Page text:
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Research Review By Dr. Jeff Muir©


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Date Posted:

August 2014

Study Title:

Exercise therapy may postpone total hip replacement surgery in patients with hip osteoarthritis: a long-term follow-up of a randomised trial


Svege I, Nordsletten L, Fernandes L & Risberg MA

Author's Affiliations:

Department of Orthopaedics, Norwegian Research Center for Active Rehabilitation (NAR), Oslo University Hospital, Norway; Department of Orthopaedics, Oslo University Hospital, Norway; Faculty of Medicine, University of Oslo, Norway; Department of Orthopaedic Surgery and Traumatology, Odense University Hospital, Denmark.

Publication Information:

Annals of Rheumatic Disease 2015; 74(1): 164-9.

Background Information:

Physical activity and patient education are recommended as first-line treatments for all patients with osteoarthritis (OA). While total joint replacement is often considered in cases of advanced degeneration – or where conservative treatment methods have failed (1,2) – exercise therapy has been found to have beneficial effects in reducing pain and improving function in lower limb OA (3-6). This evidence; however, is based primarily on studies of knee OA. The objective of the current study was to evaluate the long-term effect of exercise therapy in addition to patient education on the patient’s need for total hip replacement (THR).

Pertinent Results:

220 patients were screened for eligibility; 109 were included in the trial and randomized to the exercise therapy or control group. Data on THR was collected for 102 patients; 71 total patients (41 in the exercise group, 30 in the control group) completed the final follow-up (29 months). 27 patients underwent THR prior to the 29 month follow-up; 11 of whom were lost to follow-up at 29 months.

THRs and cumulative survival of native hip:
A total of 53 patients (22 exercise group, 31 control group) underwent THR within the 3.6-6.1 years of follow-up. Median time to THR was 5.4 years (4.5-6.2) in the exercise group and 3.5 years (2.3-4.6) in the control group. The 6-year survival rate of the native hip to THR was 0.41 for the exercise group vs. 0.25 for the control group. Exercise therapy plus education was associated with a protective effect against THR when compared with education alone (Cox hazard analysis – HR = 0.56, 0.32-0.96).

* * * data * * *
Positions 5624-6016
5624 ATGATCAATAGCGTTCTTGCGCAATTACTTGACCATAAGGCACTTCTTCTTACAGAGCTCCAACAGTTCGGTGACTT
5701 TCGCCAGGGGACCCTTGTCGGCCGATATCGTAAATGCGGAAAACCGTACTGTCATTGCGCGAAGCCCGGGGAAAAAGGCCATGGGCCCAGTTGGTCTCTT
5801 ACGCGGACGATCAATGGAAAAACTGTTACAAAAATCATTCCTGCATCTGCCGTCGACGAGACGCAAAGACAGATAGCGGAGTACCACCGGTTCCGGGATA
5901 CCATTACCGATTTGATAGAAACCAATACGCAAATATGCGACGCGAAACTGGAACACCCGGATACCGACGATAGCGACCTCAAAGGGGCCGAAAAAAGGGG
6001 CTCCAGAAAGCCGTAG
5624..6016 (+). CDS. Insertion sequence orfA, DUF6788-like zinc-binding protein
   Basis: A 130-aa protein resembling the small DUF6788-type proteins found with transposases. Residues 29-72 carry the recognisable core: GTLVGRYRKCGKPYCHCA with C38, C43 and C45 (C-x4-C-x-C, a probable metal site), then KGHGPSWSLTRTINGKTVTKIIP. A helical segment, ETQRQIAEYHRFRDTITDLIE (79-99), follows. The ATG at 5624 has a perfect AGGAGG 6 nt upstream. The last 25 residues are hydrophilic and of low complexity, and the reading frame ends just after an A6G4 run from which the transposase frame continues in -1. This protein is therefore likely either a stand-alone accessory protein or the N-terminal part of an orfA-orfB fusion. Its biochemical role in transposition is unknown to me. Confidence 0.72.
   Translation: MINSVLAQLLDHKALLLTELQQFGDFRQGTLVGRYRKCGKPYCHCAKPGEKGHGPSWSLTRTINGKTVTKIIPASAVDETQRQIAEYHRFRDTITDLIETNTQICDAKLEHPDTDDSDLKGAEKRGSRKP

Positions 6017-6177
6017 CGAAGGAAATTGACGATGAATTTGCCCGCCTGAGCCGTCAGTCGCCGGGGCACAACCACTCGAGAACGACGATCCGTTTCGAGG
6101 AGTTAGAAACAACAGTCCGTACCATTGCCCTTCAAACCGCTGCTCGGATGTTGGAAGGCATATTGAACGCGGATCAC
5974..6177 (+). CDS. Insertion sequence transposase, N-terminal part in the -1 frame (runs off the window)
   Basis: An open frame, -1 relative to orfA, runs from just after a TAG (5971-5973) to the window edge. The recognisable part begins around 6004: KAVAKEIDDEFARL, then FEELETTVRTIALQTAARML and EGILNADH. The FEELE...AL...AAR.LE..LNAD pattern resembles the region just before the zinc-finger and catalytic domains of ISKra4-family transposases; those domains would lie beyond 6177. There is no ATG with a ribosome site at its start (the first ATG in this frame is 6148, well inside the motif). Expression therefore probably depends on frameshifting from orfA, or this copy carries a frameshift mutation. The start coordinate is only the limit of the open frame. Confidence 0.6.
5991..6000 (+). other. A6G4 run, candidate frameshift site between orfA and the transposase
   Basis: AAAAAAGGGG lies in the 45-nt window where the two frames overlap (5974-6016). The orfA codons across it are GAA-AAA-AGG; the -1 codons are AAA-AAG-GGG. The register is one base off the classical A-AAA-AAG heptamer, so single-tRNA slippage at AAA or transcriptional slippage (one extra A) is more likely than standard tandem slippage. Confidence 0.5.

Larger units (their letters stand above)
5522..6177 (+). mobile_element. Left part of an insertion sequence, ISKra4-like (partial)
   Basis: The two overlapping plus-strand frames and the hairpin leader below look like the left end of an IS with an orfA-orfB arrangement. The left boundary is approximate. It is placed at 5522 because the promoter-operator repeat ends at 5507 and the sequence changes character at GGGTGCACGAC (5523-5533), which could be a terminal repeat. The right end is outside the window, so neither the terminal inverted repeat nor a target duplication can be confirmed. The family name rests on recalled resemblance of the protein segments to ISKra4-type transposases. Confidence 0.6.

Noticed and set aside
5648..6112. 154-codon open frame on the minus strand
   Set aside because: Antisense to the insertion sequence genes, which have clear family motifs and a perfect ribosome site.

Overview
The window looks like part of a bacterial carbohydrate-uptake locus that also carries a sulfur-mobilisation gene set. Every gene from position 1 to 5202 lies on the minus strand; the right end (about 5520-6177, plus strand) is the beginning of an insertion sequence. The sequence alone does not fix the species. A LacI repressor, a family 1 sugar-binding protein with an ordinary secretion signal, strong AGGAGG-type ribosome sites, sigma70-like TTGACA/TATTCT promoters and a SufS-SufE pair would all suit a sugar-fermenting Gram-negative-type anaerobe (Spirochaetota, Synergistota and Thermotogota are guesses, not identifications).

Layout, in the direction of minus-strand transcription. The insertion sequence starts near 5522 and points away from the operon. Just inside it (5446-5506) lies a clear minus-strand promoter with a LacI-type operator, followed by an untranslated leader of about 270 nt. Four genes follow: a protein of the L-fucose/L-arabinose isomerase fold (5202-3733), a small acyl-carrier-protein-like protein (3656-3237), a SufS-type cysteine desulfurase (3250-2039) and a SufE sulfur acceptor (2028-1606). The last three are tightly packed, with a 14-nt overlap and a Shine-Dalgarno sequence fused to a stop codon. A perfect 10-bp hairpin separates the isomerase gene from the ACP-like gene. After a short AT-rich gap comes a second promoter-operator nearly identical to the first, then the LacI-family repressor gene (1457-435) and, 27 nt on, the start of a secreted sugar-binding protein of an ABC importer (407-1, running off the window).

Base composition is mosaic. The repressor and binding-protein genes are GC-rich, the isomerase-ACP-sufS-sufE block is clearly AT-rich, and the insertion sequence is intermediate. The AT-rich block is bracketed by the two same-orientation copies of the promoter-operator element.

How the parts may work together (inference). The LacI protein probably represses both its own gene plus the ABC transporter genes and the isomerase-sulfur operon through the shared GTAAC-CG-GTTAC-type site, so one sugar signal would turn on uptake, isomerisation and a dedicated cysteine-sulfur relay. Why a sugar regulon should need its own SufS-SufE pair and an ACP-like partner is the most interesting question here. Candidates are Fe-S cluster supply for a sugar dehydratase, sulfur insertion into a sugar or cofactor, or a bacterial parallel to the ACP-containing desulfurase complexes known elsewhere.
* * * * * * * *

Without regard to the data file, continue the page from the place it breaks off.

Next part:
Self-reported pain, stiffness and function:
WOMAC scores for physical function were significantly better in the exercise group vs. control group (p = 0.004) at 29 months; no significant difference was noted for pain or stiffness. Mean joint space was less in patients who underwent THR than those who did not (1.5 ±0.9 mm vs. 2.5 ± 1.0, p < 0.01). The 53 patients who underwent THR prior to the end of the study had worse pre-operative WOMAC scores than those who did not undergo THR (p < 0.01).

Self-reported physical activity and exercise:
The number of self-reported exercise sessions per week was similar in the two groups. There was no significant difference in PASE (Physical Activity Scale for the Elderly) scores between the exercise therapy group and the control group over the 29-month follow-up period (p = 0.397).

Clinical Application & Conclusions:

Participation in a 12-week exercise therapy program, in addition to patient education, resulted in significantly higher 6-year cumulative survival of the native hip to THR compared with patient education only. Participation in this type of exercise program, therefore, has the potential to reduce the need for or postpone surgery in patients with hip OA. This finding supports recommendations that exercise therapy should be considered a first-line therapy and be offered to patients with hip OA.

Study Methods:

This study is a long-term follow-up of a randomized, controlled trial evaluating the effect of exercise and patient education in hip OA patients (7).


Inclusion criteria:
  • Age between 40 and 80 years,
  • Hip pain for at least 3 months,